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  #21  
Old 01-27-2013, 05:14 AM
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Marcus Marcus is offline
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To claim that choosing Lousy Choice A over Lousier Choice B is not coercion is simply wrong.
So what you are saying is, anytime I need to make a decision and at least one option ends in something I don't like... I've been coerced? So pretty much any choice that does not guarantee chocolate and blowjobs as every possible result is coercion? So every choice ever made is done so by coercion? You realize that I can either stop posting on this thread about this or I can continue going back and forth with you guys with no results? You have coerced me into stopping posting on this thread... right?

I always knew my alarm clock was coercing me every weekday morning lol
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  #22  
Old 01-27-2013, 08:56 AM
Kella Kella is offline
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Hmm. Here's the other side of the coin, I guess:

In my marriage, I'm the one who admitted to poly thoughts & curiosity; it was a no-go for RugbyMan, and after a lot of painful discussion, I put the potential to explore poly aside for him. Sometimes I tell myself we might be able to explore it down the road, other times I recognize how unlikely that is. Fact: this has NOT changed my nature or interest in poly, it just means it's left suppressed and not acted on. For what it's worth, I'm still sometimes hurt that he wouldn't hear me out or acknowledge my curiosity, I'm still sometimes angry that the price of keeping my family and children and love intact is giving up an entire side of myself that I'll never get to know, and I still sometimes mourn the loss of relationships that might have been and aren't and cannot be. He thinks we're doing great, because we don't talk about poly anymore.

People always say about "surprise" non-monogamy that it isn't what the mono partner signed up for. But you know, a lot of things about my life aren't what I signed up for -- we've rolled with career changes, shifts in financial expectations, a move to the suburbs, a mental health issue... and there's pretty much nothing left of the fit, active, confident, downtown-big-city accountant I married. But I don't cry foul about "surprise" health issues or "surprise" changes in career and prospects, because that's... life. Sometimes life deals out surprises. Funny how fault and blame and charges of unfairness are laid when it involves sex and emotions...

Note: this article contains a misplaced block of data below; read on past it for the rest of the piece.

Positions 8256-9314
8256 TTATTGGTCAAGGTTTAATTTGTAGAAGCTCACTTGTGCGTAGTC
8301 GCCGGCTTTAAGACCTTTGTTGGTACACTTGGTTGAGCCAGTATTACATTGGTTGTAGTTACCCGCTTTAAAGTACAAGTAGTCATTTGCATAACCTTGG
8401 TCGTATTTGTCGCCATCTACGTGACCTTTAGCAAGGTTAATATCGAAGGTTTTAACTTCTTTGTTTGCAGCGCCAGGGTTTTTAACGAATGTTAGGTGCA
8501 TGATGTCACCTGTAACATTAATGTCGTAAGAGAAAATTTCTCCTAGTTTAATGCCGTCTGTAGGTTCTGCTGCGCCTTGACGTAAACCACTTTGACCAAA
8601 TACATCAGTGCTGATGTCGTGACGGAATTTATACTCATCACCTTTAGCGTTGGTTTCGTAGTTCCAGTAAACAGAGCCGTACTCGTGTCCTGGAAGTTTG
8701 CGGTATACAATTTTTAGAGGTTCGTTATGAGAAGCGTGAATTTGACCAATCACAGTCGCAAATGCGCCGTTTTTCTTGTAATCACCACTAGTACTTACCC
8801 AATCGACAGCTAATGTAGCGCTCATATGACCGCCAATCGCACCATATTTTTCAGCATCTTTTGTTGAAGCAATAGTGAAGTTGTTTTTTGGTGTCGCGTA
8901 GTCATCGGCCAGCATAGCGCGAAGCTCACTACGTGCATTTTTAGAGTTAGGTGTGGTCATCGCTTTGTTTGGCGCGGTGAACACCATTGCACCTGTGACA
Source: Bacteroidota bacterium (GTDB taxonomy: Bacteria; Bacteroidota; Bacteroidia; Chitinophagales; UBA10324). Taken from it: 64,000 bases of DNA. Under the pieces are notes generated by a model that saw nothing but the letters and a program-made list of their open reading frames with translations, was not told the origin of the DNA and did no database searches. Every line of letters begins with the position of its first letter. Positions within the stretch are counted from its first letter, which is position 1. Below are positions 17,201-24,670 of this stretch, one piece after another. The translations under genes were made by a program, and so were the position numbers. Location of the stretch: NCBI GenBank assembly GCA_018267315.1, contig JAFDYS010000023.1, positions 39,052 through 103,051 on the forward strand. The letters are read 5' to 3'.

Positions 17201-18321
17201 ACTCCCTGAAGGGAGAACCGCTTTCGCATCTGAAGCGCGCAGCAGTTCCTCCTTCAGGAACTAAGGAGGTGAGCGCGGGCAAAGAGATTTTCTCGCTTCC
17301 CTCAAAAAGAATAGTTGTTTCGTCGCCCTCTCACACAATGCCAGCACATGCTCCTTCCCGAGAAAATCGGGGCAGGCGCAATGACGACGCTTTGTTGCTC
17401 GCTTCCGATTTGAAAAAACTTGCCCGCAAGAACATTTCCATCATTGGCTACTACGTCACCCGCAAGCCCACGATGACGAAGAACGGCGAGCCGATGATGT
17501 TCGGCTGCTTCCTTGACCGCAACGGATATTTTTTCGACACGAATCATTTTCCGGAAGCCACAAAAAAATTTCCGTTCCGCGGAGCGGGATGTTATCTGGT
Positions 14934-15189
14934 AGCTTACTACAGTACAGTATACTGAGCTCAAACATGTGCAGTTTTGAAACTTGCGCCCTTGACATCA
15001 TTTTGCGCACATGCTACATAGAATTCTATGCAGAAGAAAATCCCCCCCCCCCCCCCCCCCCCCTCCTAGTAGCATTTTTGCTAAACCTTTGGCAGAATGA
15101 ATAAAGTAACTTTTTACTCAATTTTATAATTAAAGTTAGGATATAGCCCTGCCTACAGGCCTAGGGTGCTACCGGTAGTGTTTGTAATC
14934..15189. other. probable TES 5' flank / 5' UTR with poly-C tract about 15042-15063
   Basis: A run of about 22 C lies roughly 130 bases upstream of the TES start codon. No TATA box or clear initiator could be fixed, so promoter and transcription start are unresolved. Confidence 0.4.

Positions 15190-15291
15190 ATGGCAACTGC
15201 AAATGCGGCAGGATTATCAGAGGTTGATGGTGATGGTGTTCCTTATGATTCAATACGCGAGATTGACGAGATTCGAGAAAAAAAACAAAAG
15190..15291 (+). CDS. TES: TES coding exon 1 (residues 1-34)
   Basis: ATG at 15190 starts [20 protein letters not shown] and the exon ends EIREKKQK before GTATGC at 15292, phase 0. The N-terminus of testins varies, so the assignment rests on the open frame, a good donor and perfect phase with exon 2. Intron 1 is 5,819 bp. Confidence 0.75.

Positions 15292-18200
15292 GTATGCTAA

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  #23  
Old 01-27-2013, 09:01 AM
graviton graviton is offline
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Kella that was very well put and is precisely how I feel.
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  #24  
Old 01-27-2013, 09:03 AM
Kella Kella is offline
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Thanks, graviton. One thing I love about this place is feeling less alone.
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  #25  
Old 01-27-2013, 02:11 PM
WhatHappened WhatHappened is offline
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Originally Posted by Marcus View Post
So what you are saying is, anytime I need to make a decision and at least one option ends in something I don't like... I've been coerced? So pretty much any choice that does not guarantee chocolate and blowjobs as every possible result is coercion? So every choice ever made is done so by coercion? You realize that I can either stop posting on this thread about this or I can continue going back and forth with you guys with no results? You have coerced me into stopping posting on this thread... right?

I always knew my alarm clock was coercing me every weekday morning lol
Maybe I shouldn't have used the word lousy. Maybe I should have said devastating, awful, terrible. I'd say it has a lot to do with the level of the threat.
Someone's hand will be chopped off if you don't do X.
Your mother will mysteriously fall down the stairs if you don't do Y.
You will lose your home, marriage, spouse, children, and half your income if you don't agree to Z.